Angus compared the running of a distillery to what it’s like making an enormous Christmas dinner. “You’ve got a plan, you know what you’re doing, but you don’t know the moment you’re going to do it because it’s all hands-on. If you’re there on a 12-hour shift, you have to be alert for all of that. At Glen Scotia there’s only the one spirit still and wash still, everything is done by smell and sound and the distiller’s senses”. Angus says her appreciation for the craft of whisky making was already there, it’s why she took the job, but it obviously increases witnessing all of that. 

“The thing that really struck me was learning about the periods when it was not producing and how someone was always checking to make sure the casks are alright. That level of care is something we can take for granted,” Angus explains. “Then you go rummaging in papers in (master distiller) Iain McAlister’s office, and the mashing records of the 80s and 90s are written the same way they are now, all written in the same shorthand, passing down from generation to generation. There’s evidence of hands everywhere, the hammering on the stills, the repair work, the boiler doors. Evidence of people taking care of things. You think you know a cask, but when you draw it you find it doesn’t look right because they’re all made by hand so they’re all individual”.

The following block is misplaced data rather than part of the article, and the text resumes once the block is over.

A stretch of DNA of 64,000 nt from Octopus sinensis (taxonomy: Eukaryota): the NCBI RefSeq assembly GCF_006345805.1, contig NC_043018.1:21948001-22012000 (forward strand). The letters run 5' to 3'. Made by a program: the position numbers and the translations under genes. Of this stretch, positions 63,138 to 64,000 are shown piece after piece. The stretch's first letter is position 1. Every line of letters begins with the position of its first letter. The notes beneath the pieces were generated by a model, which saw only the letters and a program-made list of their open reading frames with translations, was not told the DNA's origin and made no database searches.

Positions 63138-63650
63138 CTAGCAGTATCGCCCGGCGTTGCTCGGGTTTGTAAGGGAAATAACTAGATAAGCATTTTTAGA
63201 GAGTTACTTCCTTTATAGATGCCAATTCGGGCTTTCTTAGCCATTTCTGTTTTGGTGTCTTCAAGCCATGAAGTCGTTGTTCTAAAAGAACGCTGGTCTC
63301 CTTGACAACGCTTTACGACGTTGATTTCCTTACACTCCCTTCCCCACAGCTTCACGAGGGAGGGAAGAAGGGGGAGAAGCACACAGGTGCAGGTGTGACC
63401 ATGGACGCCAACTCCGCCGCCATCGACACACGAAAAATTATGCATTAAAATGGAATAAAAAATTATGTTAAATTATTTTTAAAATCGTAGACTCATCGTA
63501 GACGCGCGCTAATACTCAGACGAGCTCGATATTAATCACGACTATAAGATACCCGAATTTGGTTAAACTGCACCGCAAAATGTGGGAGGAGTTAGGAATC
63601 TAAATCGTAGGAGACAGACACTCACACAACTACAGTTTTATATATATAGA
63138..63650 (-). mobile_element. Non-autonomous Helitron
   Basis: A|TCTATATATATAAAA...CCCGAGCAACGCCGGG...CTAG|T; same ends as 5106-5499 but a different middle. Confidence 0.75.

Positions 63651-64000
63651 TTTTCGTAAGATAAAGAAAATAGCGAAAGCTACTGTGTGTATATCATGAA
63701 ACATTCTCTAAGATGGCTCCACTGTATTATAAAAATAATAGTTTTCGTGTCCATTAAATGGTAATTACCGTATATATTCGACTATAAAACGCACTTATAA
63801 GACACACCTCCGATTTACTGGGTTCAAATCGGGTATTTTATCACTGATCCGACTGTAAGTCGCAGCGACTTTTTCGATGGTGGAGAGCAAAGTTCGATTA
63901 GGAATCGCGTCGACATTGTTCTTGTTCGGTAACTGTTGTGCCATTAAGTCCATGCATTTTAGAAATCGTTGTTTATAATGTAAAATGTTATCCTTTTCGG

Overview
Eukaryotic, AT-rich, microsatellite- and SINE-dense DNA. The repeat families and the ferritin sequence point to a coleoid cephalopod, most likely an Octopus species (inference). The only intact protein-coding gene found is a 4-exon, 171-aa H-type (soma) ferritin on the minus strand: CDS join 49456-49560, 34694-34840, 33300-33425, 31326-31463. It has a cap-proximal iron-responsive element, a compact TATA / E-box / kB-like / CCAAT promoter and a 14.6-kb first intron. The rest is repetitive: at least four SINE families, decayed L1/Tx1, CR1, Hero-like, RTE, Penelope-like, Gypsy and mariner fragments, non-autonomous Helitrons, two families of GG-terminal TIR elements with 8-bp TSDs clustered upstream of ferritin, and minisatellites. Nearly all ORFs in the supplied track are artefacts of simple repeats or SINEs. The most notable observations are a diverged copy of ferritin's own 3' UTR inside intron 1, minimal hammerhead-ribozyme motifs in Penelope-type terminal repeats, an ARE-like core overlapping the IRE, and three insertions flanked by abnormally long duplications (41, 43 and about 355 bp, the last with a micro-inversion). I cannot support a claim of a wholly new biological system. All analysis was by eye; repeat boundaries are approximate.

The spirit is safe in art

At Milroy’s last December, I got to see first-hand how whisky lovers responded to Angus’ art, which was with great excitement and intrigue. “I was surprised by how many people were moved by my experience in the distillery, I thought all the focus would be on Iain’s tasting, but actually a lot of people wanted to see the drawings and were fascinated by how I came to them. The sketches of taste opened up a whole conversation as then people started to tell me about how they taste whisky, I think it was validating their creative way of thinking”, she explained.

I love Angus’ work on the Spirit Safe. It’s a fitting name, actually, because the spirit of Glen Scotia was in safe hands with her. I don’t know anything about art and have never reviewed it before, so I can only tell you how I feel looking at them. I see a lot of what I’ve known from being in whisky distilleries in Scotland. The drawings are busy with detail, layering scenes, settings, and characters, presenting not just Glen Scotia, but a wider Campbeltown identity.

What Angus has done with Spirit Space is tell a story, one that helps us understand her subject better. There’s always new ways to understand and appreciate a craft like whisky making. A distillery can often look unassuming. They can be wet, rusty loud factories or shiny, Disney-fied visitor centres. But when you’re inside the belly of the beast, all the chemistry, history, engineering, knowledge, folklore, and passion comes out. Angus has captured those intangible experiences.

But the opportunity for you to do the same is waiting to be seized. Book that distillery tour. See the art of a distillery for yourself.